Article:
Whether you like it or not, you’re getting older. Cherish the people you know that have made it, take care of the ones you don’t understand and join me in eating custard for breakfast when we’re 90 and 2ft5in.

 

The elderly. Who’s with me?

 

Read more from Helen over on her blog.

 

 



COMMENTS

9 Responses to A few sweeping generalisations and a romantic view about old people. And why I love them.

  • Amy Rowland wrote on February 7, 2013 at 11:45 //

    Brilliant, brilliant blog!!
    I LOVE old people and spend about £100 easily on poppies around Remembrance day because I can’t pass a little old man without buying one!

  • admin wrote on February 7, 2013 at 11:58 //

    Do you adorn yourself in 100 poppies? that would look ace! I shall ensure Helen sees your kind words! x

  • Helen Statham wrote on February 7, 2013 at 1:03 //

    I understand that.. Especially when they’ve been given a windy spot in Tesco car park and it makes their eyes all teary. I plan to adopt those ones myself!

  • Sally wrote on February 7, 2013 at 4:39 //

    Helen i love this, i love the way its written.  Its warm, witty and so true. I love xxxxxxx

  • Jon Guck wrote on February 7, 2013 at 8:43 //

    Funny stuff sis. I can cocncur that the grandparent stories are true.
    My favourite charity shop story though, was the one when you had a gay guy come volunteer and one of the oldies, i’m going to call her Ethel, said; ‘Are they allowed to work?’ or something to that effect, and didn’t see anything wrong with it. Because old people don’t give a fuck. And to be fair, she didn’t know what she wasn’t giving a fuck about. There musn’t have been such thing as ‘offence’ back in the day.
    I have to disagree with the main theme though sis, old people are cack.

  • Jo wrote on February 11, 2013 at 7:12 //

    I love this post Helen, super funny. Not sure if I agree or not, I do love my grandma, but wouldnt say I was looking forward to being old.  But apparently I am in old age now and eek shrinking as I am past 30! AArgh! I do think its a bit sad that you look at old people now and they are all well dressed, old men usually wear nice trousers, a hat and shirt and tie.  My grandad always wore a tie (gosh i miss him, he was my favourite person ever) but if you think about today’s generation we wont be the same when we are old.  Today’s male youth aren’t going to suddenly atart wearing ties and Im sure my taste in clothes won’t suddenly start to include calf length tweed skirts… but you never know… Great post, thanks x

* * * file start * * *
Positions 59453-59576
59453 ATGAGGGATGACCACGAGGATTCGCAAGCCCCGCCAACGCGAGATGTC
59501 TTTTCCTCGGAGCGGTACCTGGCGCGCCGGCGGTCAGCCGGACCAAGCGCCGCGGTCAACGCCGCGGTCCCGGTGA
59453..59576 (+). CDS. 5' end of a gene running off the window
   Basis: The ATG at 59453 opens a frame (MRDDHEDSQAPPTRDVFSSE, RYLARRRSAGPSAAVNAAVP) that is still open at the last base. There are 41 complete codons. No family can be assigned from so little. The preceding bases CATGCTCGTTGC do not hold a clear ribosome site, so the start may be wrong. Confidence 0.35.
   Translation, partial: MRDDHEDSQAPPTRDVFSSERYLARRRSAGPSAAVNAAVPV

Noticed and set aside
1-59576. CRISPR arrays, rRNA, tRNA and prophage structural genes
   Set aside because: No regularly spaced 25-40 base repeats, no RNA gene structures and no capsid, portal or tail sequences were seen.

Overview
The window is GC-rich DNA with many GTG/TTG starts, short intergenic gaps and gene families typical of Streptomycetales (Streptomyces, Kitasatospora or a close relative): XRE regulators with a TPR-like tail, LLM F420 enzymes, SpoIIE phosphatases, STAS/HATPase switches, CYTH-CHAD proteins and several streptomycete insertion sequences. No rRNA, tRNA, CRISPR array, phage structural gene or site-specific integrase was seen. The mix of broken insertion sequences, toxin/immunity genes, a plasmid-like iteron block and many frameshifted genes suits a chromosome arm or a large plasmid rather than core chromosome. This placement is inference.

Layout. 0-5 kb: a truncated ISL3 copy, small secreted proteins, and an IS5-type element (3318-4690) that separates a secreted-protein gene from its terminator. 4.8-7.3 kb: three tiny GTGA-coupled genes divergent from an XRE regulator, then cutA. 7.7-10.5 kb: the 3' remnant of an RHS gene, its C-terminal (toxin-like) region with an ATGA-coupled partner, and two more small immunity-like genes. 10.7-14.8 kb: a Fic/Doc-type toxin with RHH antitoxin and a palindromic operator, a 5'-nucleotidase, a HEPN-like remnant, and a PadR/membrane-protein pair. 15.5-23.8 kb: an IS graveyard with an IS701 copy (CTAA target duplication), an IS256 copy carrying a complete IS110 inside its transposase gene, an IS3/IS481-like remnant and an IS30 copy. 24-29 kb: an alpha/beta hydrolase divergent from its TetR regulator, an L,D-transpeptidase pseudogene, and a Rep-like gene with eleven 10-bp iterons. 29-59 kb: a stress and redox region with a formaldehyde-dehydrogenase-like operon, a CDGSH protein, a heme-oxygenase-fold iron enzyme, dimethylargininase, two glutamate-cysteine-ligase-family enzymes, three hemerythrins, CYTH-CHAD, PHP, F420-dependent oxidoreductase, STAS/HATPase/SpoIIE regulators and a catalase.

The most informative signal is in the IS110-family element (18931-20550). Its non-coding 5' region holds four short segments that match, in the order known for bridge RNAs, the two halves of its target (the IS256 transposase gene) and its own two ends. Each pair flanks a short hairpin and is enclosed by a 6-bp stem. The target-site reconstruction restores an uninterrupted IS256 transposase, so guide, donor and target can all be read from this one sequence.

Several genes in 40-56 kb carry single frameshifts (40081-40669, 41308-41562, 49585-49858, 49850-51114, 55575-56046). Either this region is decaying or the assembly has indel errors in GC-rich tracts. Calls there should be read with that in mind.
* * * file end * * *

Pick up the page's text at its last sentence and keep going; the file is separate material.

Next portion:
• Jen wrote on February 11, 2013 at 8:04 //

    Hi Helen!

    This is such a nice post!

    Although I can not agree about the theme, I am dreading getting old, as the next step is of course, death. My nemesis! BUT I am looking forward to one thing about being old; being a fat (and obviously lovely), old grandma who always bakes and smells of sweeties :D

  • Margaret wrote on February 13, 2013 at 11:46 //

    LOVE this. I can’t wait to get old – I’ll be allowed to fart in public places without getting even remotely embarrassed. Dream.

    Though I really can’t afford to shrink any, I’ll look positively Hobbit like by the time I’m 50. xxx

  • Sue wrote on April 19, 2013 at 3:14 //

    Excellent writing Helen, I have quite a few wonderful memories of ‘old’ people, almost all of them have some great stories if only one can be bothered to listen.  My grandmother-in-law flew Spitfires in the War while darning her husband’s socks and didn’t tell her Squadron Leader that she had children back at home because she wouldn’t have got the job!  Another old friend drove ambulances, married an alcoholic and then ran away with the love of her life and lived in Italy with him till he died.  Then she GAVE her house to her cleaner and family!  I could go on and on.  They are treasures.